To gain the resident perspective, we added a question to their faculty evaluation about feedback. We found that, among those divisions participating in the faculty development program, resident ratings of faculty were higher for the statements “The attending gave useful feedback frequently” (4.5 vs. 4.0; p<.05) and “Did the attending tell you what outcomes they would want to see once you mastered what needed to be learned?” (4.05 vs. 3.63; p<.05).  This was verbal, not written, feedback but we were pleased to see this improvement nonetheless.

CP: Why do you think providing adequate written feedback is hard to accomplish for faculty?

AZ: There are many factors involved here.  Time is always a factor and this goes hand in hand with motivation.  We are asking teaching faculty to do so many things and when they prioritize this work, patient care (understandably) comes before teaching.  Since patient care entails so much documentation, I think our teachers are just not motivated to go in and complete a helpful written evaluation of a learner because they feel like they gave feedback verbally and the written “note” is not needed.  I certainly hope this is true, but that feedback (just like the conversations had with patients) can get lost in translation and/or forgotten by the learner.  One goal of our project was to remind faculty members about the importance of written feedback; not only for the clinical competency committees, but also for the learners themselves.  It can be very disorienting to go from rotation to rotation and not have a written record of your progress across the year(s).  I also think our faculty are reluctant to be critical in writing, especially when working with medical students.  They realize the high-stakes nature of these assessments and even with reassurance that their comments will not hinder the student, they hold back some constructive comments to protect them.  We need to shift our mindset into realizing that the kind/compassionate thing to do is to give that honest feedback.  It is far more damaging to withhold feedback that could help learners improve than to give feedback that might at first be hard to hear (and say).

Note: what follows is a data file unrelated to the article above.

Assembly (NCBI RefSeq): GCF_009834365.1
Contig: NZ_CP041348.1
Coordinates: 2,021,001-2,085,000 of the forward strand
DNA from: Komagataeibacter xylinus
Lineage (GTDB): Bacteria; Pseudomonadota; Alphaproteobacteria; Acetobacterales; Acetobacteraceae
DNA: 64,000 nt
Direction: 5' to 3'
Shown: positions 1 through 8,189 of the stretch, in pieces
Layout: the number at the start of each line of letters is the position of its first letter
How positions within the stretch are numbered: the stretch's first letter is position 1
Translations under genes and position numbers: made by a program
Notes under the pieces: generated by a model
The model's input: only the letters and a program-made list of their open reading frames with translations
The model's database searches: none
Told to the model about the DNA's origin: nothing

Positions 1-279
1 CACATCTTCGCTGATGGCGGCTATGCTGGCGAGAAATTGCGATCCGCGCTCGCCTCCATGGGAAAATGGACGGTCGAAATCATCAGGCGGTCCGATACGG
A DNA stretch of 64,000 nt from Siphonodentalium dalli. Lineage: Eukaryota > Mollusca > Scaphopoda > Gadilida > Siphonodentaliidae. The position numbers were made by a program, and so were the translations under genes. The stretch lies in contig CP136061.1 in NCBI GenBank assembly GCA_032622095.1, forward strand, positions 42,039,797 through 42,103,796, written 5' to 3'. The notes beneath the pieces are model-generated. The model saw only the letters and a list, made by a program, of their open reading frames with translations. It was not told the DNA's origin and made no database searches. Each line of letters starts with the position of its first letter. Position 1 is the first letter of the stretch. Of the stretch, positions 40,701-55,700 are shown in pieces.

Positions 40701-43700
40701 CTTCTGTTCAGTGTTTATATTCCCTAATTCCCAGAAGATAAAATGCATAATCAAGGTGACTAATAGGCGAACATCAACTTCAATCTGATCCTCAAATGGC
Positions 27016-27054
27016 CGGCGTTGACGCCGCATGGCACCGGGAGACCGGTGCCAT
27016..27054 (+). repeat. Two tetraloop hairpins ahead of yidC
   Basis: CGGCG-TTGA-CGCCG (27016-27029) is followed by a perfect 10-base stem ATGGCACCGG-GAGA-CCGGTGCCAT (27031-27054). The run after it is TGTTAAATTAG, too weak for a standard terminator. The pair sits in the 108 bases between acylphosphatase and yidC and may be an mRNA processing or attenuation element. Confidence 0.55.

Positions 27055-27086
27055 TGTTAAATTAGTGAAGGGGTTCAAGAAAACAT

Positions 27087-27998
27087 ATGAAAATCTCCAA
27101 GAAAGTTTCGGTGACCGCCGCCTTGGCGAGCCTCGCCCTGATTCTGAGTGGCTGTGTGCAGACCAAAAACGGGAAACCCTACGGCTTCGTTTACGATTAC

CP: What did you learn about teaching feedback practices that you wish you had known prior to starting this research? If you were to recreate the intervention now, how would you change your strategy?